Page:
“Some of the companies that look like they have smart rules take shortcuts to get ahead of their competitors. That may be their undoing,” says Tony Alexis, former Head of Regulation at the CFPB and also a partner at Goodwin Procter.
Nikita Aggarwal, a lawyer and fellow at the Harvard Kennedy School’s Carr Center for Human Rights Policy who coordinated an off-the-record roundtable for BNPL industry leaders in early 2022, said representatives of large American BNPL firms spoke positively about regulation in the sector at the event.
One firm said that stronger regulatory standards could help to keep out smaller firms with more wolfish lending practices and might enhance the industry’s reputation in general. Ironically, new rules could help the large BNPL companies against not only the small competitors, but the major banks as well.
Harris Qureshi, Director of Public Policy and Regulatory Affairs at Afterpay, said:
“There are a lot of other competitors coming into the [BNPL] space. We see traditional credit card companies coming into the market and calling their product BNPL when there are finance charges or other types of fees that are baked in there. It’s not truly a BNPL product when there are those types of charges involved. That’s one of the things that we’ll likely see: a clarification of what [BNPL] products are and what they are not.”
A major outcome of the regulatory attention paid to BNPL will be an overhaul of how BNPL purchases allow for the credit reporting process–a possible bonus for both the industry and its customers. No large BNPL providers currently disclose users’ data to credit bureaus, since the infrastructure for examining BNPL spending is lacking.
If BNPL firms were to submit consumer data, the three leading credit reporting agencies would handle BNPL purchases like any other form of credit, which could unusually harm users’ credit scores–even when they pay on time–as determined by FICO.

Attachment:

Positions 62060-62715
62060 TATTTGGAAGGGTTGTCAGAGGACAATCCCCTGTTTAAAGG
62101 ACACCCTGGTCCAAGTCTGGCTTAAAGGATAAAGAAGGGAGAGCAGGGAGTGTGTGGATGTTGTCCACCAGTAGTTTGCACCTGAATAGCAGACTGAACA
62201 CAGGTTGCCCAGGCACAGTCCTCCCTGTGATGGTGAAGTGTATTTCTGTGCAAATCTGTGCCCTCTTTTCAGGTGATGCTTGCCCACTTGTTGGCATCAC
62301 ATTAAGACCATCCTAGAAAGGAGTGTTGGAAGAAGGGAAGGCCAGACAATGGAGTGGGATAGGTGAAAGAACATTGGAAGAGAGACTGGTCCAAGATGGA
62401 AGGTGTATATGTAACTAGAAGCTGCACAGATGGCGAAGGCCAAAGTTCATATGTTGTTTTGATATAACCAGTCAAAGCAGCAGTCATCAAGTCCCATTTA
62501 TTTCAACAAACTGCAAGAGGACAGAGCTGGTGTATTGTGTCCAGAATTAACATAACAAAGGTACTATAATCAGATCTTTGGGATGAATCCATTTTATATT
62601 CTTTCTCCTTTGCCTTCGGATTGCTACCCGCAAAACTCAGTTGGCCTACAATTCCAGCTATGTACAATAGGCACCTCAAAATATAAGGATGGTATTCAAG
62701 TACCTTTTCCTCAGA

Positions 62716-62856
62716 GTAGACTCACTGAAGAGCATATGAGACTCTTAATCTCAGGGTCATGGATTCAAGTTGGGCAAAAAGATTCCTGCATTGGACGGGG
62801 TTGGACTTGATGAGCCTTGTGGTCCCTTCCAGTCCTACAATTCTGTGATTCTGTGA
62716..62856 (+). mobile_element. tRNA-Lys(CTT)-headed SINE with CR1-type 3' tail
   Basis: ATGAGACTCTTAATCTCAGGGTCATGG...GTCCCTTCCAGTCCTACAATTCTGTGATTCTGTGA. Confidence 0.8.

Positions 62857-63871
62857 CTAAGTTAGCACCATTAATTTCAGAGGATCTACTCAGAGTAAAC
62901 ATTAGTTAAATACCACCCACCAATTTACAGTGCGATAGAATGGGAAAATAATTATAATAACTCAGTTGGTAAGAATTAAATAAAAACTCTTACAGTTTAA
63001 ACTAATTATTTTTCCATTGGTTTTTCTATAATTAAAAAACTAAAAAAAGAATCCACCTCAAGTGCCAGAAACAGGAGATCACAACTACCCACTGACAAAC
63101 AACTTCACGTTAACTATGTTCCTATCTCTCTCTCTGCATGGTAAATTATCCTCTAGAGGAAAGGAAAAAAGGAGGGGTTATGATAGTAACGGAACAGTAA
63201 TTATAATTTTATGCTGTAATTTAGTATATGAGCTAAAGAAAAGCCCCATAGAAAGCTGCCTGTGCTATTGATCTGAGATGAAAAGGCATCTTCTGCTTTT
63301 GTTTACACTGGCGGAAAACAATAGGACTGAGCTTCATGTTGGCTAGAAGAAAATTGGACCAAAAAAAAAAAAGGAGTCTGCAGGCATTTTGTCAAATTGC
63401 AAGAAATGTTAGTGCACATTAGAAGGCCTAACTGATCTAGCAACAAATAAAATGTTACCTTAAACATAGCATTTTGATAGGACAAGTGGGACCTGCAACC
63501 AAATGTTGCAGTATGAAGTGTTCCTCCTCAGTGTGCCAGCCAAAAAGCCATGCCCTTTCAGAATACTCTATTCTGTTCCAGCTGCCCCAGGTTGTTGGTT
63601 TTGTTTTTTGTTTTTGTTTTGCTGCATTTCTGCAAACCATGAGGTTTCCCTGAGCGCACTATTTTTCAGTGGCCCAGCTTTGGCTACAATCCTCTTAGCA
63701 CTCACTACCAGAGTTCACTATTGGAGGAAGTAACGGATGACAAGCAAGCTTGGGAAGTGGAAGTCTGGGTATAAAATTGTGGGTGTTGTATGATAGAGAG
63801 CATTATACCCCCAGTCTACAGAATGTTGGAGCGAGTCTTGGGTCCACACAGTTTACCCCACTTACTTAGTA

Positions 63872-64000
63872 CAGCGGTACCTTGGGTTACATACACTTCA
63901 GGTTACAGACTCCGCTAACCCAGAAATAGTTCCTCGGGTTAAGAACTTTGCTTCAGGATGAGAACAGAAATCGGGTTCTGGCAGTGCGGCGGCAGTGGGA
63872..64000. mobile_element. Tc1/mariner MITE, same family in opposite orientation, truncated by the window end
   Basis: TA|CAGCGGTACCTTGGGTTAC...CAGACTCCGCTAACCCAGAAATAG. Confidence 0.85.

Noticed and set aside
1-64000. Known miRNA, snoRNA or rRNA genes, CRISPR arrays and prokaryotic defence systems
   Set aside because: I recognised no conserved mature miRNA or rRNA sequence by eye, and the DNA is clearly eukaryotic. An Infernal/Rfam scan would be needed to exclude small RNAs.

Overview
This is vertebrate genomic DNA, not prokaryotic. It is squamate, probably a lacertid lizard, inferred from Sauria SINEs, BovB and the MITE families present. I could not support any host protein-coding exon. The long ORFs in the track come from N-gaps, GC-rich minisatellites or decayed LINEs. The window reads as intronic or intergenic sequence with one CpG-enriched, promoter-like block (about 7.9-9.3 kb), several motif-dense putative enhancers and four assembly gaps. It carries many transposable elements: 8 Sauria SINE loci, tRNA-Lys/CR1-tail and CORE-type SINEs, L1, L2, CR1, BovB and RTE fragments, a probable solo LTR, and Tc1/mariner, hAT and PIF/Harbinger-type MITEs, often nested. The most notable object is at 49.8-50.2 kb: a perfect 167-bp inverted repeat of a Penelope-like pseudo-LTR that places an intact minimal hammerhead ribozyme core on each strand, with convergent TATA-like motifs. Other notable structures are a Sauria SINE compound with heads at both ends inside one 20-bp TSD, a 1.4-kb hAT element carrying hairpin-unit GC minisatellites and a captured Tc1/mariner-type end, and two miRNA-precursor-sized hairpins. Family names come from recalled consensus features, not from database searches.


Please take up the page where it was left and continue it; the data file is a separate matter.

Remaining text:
Within the existing reporting infrastructure, a $200 BNPL purchase that was settled over 2 months in full and on time would have a similar effect as opening a credit card with a $200 credit limit, maximizing it immediately, paying for it in 2 months and then canceling it–behaviors that would hurt someone’s credit score, as estimated by market leader FICO.
That’s because a credit score is lifted by having a low credit utilization rate (meaning not maxing out a credit card limit) and by having long-term accounts. On the other hand, opening very many new accounts can damage your score.
A regulated system for includes BNPL credit files and FICO scores would help the industry by enabling customers to boost credit through BNPL purchases and realize how BNPL spending impacts their credit score. BNPL providers including Affirm, Klarna, and Afterpay have partnered with the three major credit bureaus to create a uniform BNPL credit reporting system for more than a year.
“We want to wait [to report users’ BNPL data] until there is a clear sense of what the outcome is going to be on consumers’ credit scores. We want to make sure that what we’re doing … accurately reflects the on-time repayment history that we see from our customers.”
Examining historical precedent in Australia reveals the effect of the regulatory process on BNPL. In Australia, an early supporter of BNPL where one-third of citizens say BNPL is their favored payment method, policymakers and newspapers started conversations about regulating BNPL in early 2021.
Even though Australian BNPL loans are not affected by a 2009 national consumer credit protection act—just as American BNPL does not normally fall under the scope of TILA— they do fall into a 2001 securities and investments act that provides regulators with authority to interfere in cases of “significant consumer detriment,” comparable to the indefinite UDAAP guidelines that allow American regulators to go after BNPL.
The industry response to the regulatory question in Australia was quick and unanimous: this March, a coalition of many large Australian BNPL providers wrote and approved an industry code of practice, productively self-regulating their business remarkably than prevailing law.
Although the existing Australian government is reanalyzing the question of national-level regulation, the initial conversation did not significantly alter BNPL business practices in Australia and instead created a common code of conduct.
While American regulation could eventually boost the BNPL giants, the industry still experiences its share of snags. New entrants such as Apple repress the market share of developed firms. Klarna, which just dismissed 10% of its global workforce, recently declared a fundraising round at just a $6.7 billion valuation, an 85% drop from its $45.6 billion valuation in June last year.
The BNPL business model has not normally been a successful one in the American market. An analyst for Jefferies told Forbes that the bank didn’t expect Affirm would make any profit for at least 2-3 years.
“My prediction that the big shakeout is going to be who survives the economy. The biggest thing you’re commoditizing is consumers, and if consumers are falling into debt, then they may not continue to go into debt and just withdraw from the market. Some companies really need people to buy goods.”